- Vitiligo is a
skin disease characterized by depigmentation (loss of color) of the skin.
- There is no known
cure for the disease but can be treated via medications, skin grafts, and
- MKTP surgery uses
patients own skin cells and offers a long-term benefit of restoring skin
color in depigmented areas.
develops when the cells in our body responsible for producing
pigment, also called melanocytes are killed by the body's immune system. This
results in depigmentation or white lesions or blotches in affected areas. While
there are multiple treatment options for vitiligo and other types of
leukodermas, MKTP offers long-term benefits of re-pigmentation. Non-cultured M
rocedure (MKTP) is the latest modification to
surgical management to vitiligo and other leukodermas. A team at Henry Ford
Hospitals conducted a retrospective study to determine the long-term re-pigmentation
results in patients who have undergone MKTP between 2009 and 2014. The study is
published in the Journal of the American Academy of Dermatology.
What is Vitiligo?
Leukoderma is defined as white
patches on the skin and Vitiligo
specific kind of leukoderma. However the two words are used interchangeably.
Melanin is a pigment that gives human skin, eyes and hair their color. Melanin
producing cells are called melanocytes. Vitiligo is a condition when these
melanocytes die or do not function. This results in white depigmented patches
on the skin. These patches are more visible on people with darker skin tone.
They may appear anywhere on the body from skin, hair, lips to genitals. They
may be acquired at any age but usually appear before 20 years of age. Vitiligo
is non contagious (does not spread) and is treatable.
‘MKTP offers long time benefits of skin re-pigmentation in vitiligo-affected individuals.’
Signs of Vitiligo:
Vitiligo is of two types:
- Patchy loss of skin color
- Premature whitening /graying of hair on scalp,
eyelashes, eyebrows or beard
- Loss of color in the tissues that line the
inside of the mouth and nose
- Loss of or change in color of the inner layer
of the eyeball
Transplantation Procedure (MKTP):
- Segmental: appears on one segment, or part, of the body like the
face or arm.
- Nonsegmental: the most common type and appears on both sides of the
body such as the hands and knees.
MKTP is the latest modification
to surgical treatment procedure for vitiligo and other leukodermas. In this
procedure the patient's own skin cells are taken from a pigmented area of the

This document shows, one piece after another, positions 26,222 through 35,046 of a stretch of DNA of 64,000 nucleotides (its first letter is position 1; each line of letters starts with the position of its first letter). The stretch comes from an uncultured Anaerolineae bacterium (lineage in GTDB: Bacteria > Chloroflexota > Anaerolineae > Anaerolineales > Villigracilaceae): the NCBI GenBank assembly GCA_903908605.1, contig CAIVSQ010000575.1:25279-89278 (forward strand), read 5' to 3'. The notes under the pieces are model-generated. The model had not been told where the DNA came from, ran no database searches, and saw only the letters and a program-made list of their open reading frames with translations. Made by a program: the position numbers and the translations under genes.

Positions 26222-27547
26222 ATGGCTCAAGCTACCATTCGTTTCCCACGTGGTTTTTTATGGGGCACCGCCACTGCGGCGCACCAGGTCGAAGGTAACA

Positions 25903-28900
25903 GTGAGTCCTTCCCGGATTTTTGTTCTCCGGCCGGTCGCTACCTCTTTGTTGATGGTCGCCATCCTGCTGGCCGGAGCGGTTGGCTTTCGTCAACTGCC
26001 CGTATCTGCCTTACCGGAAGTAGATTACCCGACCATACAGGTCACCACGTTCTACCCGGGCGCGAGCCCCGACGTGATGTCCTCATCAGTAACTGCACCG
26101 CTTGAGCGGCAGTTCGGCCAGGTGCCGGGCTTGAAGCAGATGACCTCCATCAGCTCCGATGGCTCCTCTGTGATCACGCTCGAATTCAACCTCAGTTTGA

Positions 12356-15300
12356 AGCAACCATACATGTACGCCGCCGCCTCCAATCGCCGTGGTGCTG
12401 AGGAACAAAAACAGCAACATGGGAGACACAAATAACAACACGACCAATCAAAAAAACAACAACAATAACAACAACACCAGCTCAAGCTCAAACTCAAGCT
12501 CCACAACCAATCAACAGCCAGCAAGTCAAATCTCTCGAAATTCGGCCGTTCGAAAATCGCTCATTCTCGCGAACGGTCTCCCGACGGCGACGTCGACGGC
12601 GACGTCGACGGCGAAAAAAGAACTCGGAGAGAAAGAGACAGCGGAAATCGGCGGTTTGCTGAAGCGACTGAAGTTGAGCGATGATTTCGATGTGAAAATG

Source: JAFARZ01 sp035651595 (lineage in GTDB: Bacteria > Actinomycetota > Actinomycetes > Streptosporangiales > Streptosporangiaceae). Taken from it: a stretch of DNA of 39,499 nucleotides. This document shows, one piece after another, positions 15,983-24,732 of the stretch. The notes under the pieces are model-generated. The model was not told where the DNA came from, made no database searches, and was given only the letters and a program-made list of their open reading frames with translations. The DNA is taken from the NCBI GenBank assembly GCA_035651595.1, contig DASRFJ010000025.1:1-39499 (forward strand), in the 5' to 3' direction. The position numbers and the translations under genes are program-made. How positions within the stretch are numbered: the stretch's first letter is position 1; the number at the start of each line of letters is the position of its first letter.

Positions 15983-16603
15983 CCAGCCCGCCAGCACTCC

body (usually the upper thigh) and transplanted onto the affected white spot
region after superficially removing the upper layer of the skin. It may be
performed in 1 to 3 hours as a day care procedure. MKTP provides significant
re-pigmentation by 6 months post surgery. Moreover, the difficult to treat
areas like bony surface, areola, genitals and knuckles can also be treated with
excellent results. However not everyone affected with vitiligo are recommended
for the surgery. The inclusion criteria is as follows:
Long-term benefits of MKTP:
- Stable vitiligo:
no history of enlarging or new lesions for at least 6 months.
- Segmental vitiligo
vitiligo without fingertip involvement
leukoderma caused due to mechanical, chemical or thermal causes.
- Piebaldism: Skin
depigmentation from birth (genetic)
- Halo nevi: mole
with a white patch around it
The study analyzed
re-pigmentation results in 63 vitiligo patients who underwent MKTP between
January 2009 and April 2014. All patients for whom clinical information was
available for at least 12 months after the procedure were included in the
71% re-pigmentation was
maintained in 45 segmental vitiligo lesions 5 years post MKTP
64% re-pigmentation was
maintained in 90 non-segmental vitiligo lesions 5 years post MKTP
The study also
indicates that skin type, age and location of the vitiligo had no significant
effect on the outcome of the re-pigmentation. While it was previously known
that significant re-pigmentation is achieved by 6 months post MKTP, this study
concludes that MKTP can also maintain that re-pigmentation for at least
However, it is important to note
that treatment for vitiligo may restore color to the affected skin, but it does
not prevent continued loss of skin color or a recurrence and is not a permanent
cure to the disease.
- Overview - Vitiligo - (http://www.mayoclinic.org/diseases-conditions/vitiligo/home/ovc-20319041)
- Michelle Rodrigues, Khaled Ezzedine, Iltefat Hamzavi, Amit G. Pandya, John E. Harris. New discoveries in the pathogenesis and classification of vitiligo. Journal of the American Academy of Dermatology, 2017; 77 (1): 1 DOI: 10.1016/j.jaad.2016.10.048
- Narumol S, Griffith J, Huggins R, henderson M, Kerr H, Jacobsen G, Mulekar S, Lim H & Hamzavi I. Long-term follow-up of patients undergoing autologous noncultured melanocyte-keratinocyte transplantation for vitiligo and other leukodermas. Journal of American Academy of dermatology.(2017)